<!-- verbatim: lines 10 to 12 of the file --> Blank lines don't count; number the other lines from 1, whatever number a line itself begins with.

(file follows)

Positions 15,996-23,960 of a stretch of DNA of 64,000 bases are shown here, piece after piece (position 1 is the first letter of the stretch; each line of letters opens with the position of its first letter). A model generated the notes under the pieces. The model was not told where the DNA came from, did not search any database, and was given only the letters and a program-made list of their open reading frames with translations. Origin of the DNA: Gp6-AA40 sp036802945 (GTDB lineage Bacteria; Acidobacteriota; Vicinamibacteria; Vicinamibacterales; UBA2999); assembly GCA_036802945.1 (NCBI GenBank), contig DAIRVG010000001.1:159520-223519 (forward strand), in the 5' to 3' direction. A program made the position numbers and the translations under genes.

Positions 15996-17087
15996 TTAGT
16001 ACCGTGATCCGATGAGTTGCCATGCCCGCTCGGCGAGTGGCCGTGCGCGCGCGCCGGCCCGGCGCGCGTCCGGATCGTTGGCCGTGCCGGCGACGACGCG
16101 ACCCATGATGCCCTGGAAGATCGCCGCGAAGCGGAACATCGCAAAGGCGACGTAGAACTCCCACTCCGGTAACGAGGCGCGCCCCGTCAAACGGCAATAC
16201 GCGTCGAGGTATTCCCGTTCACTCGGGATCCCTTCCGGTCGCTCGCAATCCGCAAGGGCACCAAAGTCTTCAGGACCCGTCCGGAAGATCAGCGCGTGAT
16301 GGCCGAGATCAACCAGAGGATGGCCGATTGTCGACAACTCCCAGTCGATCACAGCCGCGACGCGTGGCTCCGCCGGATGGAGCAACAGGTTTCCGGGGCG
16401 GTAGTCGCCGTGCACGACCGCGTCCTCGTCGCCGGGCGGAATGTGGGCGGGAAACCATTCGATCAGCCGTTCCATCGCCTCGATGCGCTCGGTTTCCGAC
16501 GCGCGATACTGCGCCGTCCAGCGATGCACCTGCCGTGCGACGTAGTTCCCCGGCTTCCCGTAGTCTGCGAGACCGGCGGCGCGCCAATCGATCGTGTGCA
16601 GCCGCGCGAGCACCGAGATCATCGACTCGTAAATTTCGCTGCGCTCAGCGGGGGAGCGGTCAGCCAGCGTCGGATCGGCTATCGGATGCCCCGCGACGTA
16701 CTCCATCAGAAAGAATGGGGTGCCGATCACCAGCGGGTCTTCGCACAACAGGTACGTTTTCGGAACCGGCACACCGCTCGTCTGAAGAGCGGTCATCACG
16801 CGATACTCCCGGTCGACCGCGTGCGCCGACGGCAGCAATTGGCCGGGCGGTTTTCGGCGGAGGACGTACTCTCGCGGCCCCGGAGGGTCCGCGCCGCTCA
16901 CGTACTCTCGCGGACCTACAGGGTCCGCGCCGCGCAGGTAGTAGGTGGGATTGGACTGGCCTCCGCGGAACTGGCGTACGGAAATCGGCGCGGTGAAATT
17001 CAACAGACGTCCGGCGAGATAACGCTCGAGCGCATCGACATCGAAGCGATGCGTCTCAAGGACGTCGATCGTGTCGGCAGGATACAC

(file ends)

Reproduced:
16601 GCCGCGCGAGCACCGAGATCATCGACTCGTAAATTTCGCTGCGCTCAGCGGGGGAGCGGTCAGCCAGCGTCGGATCGGCTATCGGATGCCCCGCGACGTA
16701 CTCCATCAGAAAGAATGGGGTGCCGATCACCAGCGGGTCTTCGCACAACAGGTACGTTTTCGGAACCGGCACACCGCTCGTCTGAAGAGCGGTCATCACG
16801 CGATACTCCCGGTCGACCGCGTGCGCCGACGGCAGCAATTGGCCGGGCGGTTTTCGGCGGAGGACGTACTCTCGCGGCCCCGGAGGGTCCGCGCCGCTCA